A victim’s disclosure is usually the first step in a law enforcement investigation, and the more information a victim can provide, the more avenues for investigation are opened up. When victims are met with respect and compassion, they are more likely to develop rapport with the investigator and share detailed information. For more information, please see our Online Training Institute (OLTI) module: Effective Victim Interviewing: Helping Victims Retrieve and Disclose Memories of Sexual Assault. Also see our Criminal Justice Toolkit, which examines these questions in detail. 

HOW SHOULD LAW ENFORCEMENT RESPOND TO QUESTIONS OF BIAS?

It is not sufficient to simply claim that someone is biased because they participated in a Start by Believing campaign. Can the claim be supported with any actual evidence of concrete steps that were taken – or not taken – as a result? Were there specific leads that an officer failed to pursue? Was a potential witness not interviewed? Was an evidence sample not collected? Was a particular piece of information or evidence ignored by the investigator, or withheld from the defense by a prosecutor?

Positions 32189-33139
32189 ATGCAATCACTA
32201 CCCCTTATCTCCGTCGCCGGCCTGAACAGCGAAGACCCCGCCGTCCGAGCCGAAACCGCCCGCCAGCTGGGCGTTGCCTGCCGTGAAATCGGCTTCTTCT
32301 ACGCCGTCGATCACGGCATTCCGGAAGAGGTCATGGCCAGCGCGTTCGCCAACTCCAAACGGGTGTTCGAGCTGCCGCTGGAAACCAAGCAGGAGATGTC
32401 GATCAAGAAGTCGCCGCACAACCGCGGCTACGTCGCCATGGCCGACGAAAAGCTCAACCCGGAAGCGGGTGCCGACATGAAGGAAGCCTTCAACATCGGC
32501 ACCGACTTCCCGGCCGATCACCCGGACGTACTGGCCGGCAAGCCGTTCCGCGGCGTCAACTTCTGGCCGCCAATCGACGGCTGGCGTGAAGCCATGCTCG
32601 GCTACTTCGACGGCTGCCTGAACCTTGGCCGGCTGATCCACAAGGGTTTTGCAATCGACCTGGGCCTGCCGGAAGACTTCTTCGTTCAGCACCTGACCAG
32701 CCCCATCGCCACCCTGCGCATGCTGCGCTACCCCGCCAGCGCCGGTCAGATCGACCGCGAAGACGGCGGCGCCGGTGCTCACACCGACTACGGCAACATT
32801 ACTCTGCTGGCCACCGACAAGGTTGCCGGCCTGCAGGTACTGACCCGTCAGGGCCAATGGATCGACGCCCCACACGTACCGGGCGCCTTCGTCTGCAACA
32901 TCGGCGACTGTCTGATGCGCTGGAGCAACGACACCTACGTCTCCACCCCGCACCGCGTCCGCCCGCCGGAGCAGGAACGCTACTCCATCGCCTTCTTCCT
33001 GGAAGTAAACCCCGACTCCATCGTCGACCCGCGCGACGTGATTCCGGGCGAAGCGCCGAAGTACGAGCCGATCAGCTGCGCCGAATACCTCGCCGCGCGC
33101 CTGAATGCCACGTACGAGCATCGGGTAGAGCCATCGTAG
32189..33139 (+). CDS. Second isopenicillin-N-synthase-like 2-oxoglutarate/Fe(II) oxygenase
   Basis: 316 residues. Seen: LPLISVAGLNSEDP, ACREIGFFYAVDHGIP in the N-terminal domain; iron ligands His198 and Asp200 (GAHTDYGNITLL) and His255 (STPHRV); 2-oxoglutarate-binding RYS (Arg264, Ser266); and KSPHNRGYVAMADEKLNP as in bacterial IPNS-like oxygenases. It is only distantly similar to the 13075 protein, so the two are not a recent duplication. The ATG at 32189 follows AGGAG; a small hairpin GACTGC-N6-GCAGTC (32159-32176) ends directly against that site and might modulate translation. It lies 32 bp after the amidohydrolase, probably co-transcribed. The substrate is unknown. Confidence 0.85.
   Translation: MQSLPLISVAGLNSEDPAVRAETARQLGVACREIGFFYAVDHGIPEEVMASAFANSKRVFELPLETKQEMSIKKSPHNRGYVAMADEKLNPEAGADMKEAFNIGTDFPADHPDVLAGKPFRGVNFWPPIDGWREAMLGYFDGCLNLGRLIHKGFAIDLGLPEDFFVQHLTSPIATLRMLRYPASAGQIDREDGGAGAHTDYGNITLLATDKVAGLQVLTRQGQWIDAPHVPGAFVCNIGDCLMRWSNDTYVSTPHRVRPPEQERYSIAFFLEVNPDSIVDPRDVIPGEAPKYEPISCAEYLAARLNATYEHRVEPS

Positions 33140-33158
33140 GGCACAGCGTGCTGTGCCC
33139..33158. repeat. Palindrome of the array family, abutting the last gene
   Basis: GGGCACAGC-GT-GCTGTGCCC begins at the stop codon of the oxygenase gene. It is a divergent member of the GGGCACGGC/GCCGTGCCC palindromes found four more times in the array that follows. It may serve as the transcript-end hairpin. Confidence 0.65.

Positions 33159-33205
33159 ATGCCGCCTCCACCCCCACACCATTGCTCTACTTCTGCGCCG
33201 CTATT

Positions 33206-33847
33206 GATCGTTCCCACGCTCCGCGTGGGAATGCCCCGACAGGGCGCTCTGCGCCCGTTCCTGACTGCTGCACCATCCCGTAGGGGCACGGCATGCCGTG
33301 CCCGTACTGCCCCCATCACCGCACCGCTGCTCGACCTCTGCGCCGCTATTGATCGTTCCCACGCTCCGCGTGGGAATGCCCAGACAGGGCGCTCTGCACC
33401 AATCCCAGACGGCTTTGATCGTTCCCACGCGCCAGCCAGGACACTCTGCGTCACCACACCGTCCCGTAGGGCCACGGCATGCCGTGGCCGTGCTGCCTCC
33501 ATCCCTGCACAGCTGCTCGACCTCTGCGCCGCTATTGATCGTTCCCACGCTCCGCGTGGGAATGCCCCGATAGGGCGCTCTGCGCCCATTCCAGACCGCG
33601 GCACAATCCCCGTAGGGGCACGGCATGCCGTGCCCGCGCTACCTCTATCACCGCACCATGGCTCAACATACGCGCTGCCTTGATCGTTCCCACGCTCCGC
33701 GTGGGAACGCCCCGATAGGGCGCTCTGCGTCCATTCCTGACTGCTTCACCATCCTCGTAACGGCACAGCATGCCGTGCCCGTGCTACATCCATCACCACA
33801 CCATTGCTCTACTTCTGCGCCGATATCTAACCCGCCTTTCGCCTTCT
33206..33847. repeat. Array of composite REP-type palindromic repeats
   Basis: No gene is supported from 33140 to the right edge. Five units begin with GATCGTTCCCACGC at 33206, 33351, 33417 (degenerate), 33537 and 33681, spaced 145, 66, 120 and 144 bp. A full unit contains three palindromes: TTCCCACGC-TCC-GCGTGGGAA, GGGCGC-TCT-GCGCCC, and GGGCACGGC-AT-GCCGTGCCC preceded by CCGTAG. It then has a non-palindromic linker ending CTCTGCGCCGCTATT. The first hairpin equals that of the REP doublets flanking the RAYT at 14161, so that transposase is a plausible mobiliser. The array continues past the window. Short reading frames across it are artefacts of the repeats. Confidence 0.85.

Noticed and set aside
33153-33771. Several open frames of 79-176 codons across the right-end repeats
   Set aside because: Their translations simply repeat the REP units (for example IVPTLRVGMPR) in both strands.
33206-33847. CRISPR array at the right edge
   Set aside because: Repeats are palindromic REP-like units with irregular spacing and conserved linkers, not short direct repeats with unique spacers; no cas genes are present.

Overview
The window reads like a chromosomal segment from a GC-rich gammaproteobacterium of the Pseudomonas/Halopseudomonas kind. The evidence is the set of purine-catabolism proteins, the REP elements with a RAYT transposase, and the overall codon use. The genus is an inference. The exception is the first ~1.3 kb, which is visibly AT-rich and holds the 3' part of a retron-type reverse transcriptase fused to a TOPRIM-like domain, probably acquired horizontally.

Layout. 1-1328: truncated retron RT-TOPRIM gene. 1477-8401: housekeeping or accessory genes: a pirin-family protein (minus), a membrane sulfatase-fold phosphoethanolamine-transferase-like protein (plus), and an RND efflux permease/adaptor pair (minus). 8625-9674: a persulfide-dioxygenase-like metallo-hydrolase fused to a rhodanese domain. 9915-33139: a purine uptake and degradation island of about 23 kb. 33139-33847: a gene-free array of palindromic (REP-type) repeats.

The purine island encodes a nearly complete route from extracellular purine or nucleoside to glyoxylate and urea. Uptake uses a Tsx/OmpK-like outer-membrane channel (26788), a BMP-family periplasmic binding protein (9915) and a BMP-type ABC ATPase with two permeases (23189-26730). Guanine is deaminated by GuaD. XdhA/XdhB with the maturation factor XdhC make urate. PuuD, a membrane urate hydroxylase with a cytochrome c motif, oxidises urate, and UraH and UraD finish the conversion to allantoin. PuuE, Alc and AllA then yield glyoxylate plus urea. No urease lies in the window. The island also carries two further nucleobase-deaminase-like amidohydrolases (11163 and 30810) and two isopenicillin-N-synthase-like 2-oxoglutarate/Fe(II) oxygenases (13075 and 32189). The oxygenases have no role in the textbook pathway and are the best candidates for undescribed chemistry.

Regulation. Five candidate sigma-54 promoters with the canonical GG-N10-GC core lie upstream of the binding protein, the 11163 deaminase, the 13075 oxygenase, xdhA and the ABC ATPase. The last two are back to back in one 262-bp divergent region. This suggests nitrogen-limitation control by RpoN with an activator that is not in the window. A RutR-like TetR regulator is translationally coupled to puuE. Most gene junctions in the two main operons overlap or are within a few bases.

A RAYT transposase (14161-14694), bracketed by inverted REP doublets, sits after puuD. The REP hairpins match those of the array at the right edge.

The response to any such claim of bias will involve demonstrating that the investigation or prosecution was conducted following best practices. Police and prosecutors should stand their ground, explaining the procedures followed during the investigation and prosecution, and showing how these reflect their professional obligations and ethics. For a thorough discussion of this topic and concrete guidance on how to respond to this type of challenge, see our training bulletin Start by Believing to Improve Responses to Sexual Assault and Prevent Gender Bias. 

Also see our Criminal Justice Toolkit, which examines these questions in detail.